Seeing as Frank Punch (not his real name) was so enthusiastic to read about my opinions on various GMs, I figured I may as well start with him. Frank Punch is new to Game Mastery and his previous experience (as far as I understand it) involves occasional game running of munchkins where the GMs revolved their spots between playing and GMing as well as a more recent very casual family games where several parents come along to play while their children play together.
Since I dropped the Flashpoint game, he chose to take up the slot with some Pathfindering of his own and decided to run one of the published adventures he'd purchased. It proved a pretty cool game, embroidered with his use of purchased miniatures and hastily drawn maps, with a high focus on combat and peril. The enemies played cleverly and used their abilities to their full advantage which led to very long combats, with one boss battle taking up an entire session (2 hours, approximately). Since the enemies were tactically clever, these long combats didn't grate and the players were energised still by the end of it.
To be honest, one of my main failings as a GM is that combat rules, in particular, tend to slip freely from my mind and so I don't play the feats and the sheet as well as I might. This makes my combats remarkably fast but also generally easy. (Somehow my players haven't clued into the general ease of such combats, though, so my descriptive ability must be somehow driving the fear of the Gods into them.)
Once we had finished this pre-generated adventure (which killed three PCs and sent the fourth one fleeing for help), we moved onto a dungeon that he partially randomly generated and partially painstakingly created. I believe the maps and architecture were the main part of the random generation (completed by a computer generator) and the rest was done by himself.
He uses a house rule where "What you say is what you get". This isn't to say that he takes OOC comments to be true. This isn't that kind of super serious game. It is a dungeon crawl, after all. But if you say you walk down a corridor, you can't later complain that you were sneaking. He drilled the point home by having a door resist being pushed open, since it opened the other way and had to be pulled. A silly point, perhaps, and one that could have indicated a bit of anal retentiveness, but later exploits in the dungeon revealed the inclusion of that piece of dungeonry was probably more of a cautionary point so that we would have to put a bit of thought into our word use. In other words, he wasn't so anal at later points so I think it was more to drill the point home!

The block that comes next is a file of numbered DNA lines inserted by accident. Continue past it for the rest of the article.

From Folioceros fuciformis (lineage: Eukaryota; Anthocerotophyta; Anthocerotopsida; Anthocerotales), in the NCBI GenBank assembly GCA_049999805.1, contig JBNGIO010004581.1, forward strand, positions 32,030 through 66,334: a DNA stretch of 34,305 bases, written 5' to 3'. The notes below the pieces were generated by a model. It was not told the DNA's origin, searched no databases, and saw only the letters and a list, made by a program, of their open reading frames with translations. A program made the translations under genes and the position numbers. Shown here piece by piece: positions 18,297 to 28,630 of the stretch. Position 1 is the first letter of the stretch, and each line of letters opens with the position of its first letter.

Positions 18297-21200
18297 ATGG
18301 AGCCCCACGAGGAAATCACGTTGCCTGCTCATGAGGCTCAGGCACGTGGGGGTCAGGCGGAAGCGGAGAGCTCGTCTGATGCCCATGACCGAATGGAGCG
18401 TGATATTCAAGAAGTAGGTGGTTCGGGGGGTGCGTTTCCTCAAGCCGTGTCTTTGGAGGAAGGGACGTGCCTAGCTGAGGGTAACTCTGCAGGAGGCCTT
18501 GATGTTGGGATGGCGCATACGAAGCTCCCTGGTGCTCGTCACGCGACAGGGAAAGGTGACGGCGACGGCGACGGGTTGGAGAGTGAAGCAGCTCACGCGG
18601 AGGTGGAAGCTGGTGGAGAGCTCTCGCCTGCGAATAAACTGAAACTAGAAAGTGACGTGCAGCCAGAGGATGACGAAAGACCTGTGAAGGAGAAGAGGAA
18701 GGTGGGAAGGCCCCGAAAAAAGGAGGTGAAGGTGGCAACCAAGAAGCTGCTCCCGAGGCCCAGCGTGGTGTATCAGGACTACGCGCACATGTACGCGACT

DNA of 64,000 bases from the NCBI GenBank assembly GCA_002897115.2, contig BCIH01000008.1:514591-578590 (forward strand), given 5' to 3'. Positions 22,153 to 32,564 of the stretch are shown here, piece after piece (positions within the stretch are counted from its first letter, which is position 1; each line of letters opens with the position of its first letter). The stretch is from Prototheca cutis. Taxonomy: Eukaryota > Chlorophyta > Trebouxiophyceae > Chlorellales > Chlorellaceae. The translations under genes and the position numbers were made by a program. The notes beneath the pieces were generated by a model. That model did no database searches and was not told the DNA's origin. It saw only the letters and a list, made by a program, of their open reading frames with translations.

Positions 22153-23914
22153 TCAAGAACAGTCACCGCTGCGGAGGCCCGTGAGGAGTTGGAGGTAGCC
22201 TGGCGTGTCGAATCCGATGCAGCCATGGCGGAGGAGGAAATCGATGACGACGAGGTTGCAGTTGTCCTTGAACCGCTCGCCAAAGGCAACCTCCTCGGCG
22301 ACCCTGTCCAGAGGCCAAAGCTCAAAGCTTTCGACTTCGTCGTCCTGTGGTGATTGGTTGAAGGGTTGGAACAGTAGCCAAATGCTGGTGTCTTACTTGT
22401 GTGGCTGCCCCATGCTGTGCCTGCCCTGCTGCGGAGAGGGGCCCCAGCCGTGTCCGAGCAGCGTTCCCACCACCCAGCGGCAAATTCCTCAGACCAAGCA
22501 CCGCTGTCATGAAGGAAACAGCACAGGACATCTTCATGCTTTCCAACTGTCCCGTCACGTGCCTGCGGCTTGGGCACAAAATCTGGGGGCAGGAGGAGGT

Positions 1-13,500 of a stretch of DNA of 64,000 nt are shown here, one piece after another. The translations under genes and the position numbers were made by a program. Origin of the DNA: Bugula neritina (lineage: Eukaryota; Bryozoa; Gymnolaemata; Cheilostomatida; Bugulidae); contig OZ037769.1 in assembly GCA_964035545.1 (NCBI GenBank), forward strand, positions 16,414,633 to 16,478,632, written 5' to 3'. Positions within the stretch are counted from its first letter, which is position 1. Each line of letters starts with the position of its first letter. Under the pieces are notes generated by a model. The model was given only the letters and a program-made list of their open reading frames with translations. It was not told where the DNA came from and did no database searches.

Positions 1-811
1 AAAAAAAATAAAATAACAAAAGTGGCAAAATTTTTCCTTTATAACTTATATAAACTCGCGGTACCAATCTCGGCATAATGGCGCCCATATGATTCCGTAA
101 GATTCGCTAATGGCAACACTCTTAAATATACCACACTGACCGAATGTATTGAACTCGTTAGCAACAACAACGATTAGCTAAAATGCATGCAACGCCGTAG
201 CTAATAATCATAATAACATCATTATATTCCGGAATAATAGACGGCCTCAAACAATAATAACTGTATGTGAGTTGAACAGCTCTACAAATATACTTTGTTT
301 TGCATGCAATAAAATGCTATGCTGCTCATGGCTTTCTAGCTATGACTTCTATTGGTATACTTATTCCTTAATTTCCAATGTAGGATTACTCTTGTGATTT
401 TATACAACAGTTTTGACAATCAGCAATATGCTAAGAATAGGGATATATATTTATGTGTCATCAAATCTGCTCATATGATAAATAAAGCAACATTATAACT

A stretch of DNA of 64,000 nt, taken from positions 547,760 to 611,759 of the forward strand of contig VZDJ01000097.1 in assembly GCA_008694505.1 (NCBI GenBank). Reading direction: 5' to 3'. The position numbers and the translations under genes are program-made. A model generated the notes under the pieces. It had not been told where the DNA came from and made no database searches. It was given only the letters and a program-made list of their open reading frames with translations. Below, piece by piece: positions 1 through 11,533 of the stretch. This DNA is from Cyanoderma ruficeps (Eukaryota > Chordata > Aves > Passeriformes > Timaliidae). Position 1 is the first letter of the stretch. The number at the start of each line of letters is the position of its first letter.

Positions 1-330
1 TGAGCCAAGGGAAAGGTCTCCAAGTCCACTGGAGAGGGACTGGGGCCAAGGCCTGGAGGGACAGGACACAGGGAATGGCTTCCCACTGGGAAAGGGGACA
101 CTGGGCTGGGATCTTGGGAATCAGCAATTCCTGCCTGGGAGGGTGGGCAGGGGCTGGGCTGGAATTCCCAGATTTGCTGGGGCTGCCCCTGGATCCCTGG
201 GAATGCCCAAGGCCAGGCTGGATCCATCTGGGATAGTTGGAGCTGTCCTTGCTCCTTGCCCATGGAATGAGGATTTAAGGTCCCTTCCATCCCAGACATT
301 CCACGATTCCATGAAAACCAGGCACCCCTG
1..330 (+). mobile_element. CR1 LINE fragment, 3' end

Other than this, he makes good use of traps. He included a faux trap involving well-placed spears alongside some descriptive clues that there was no trap there (including the fact that I could find no trap). He also included several other traps with neat descriptions for those who locate them. He also includes faux treasure points, such as a Mimic hiding under rubble which looked like a treasure chest and a corridor into nowhere that would normally include treasure (as a reward for coming all that way) but instead contained a trap (as the In World dungeon architects would have suspected we'd assume a reward).
All in all, it was a lot of fun with an easygoing atmosphere, high importance placed on the scenery of words (pay attention to the verbal clues), and with roleplay encouraged to be mostly about asides rather than character arcs and conversations. I don't know what he's like with other formats. It may be that his preference is for dungeon crawls and combat-to-combat games. It may be that he's just dipping his toes in that end of the pool. I know, at least, his tastes will run towards action as they do as a player as well. I also can't say what his NPCing talents are or if he has them because it hasn't really come up. Since we've only been playing for about five sessions, they haven't really needed to.
So yes, there you go, Frank. You have been analysed. If I were to steal two of your talents, thus far, it would be your combat preparations / battle ability and your trap wizardry. At least, thus far.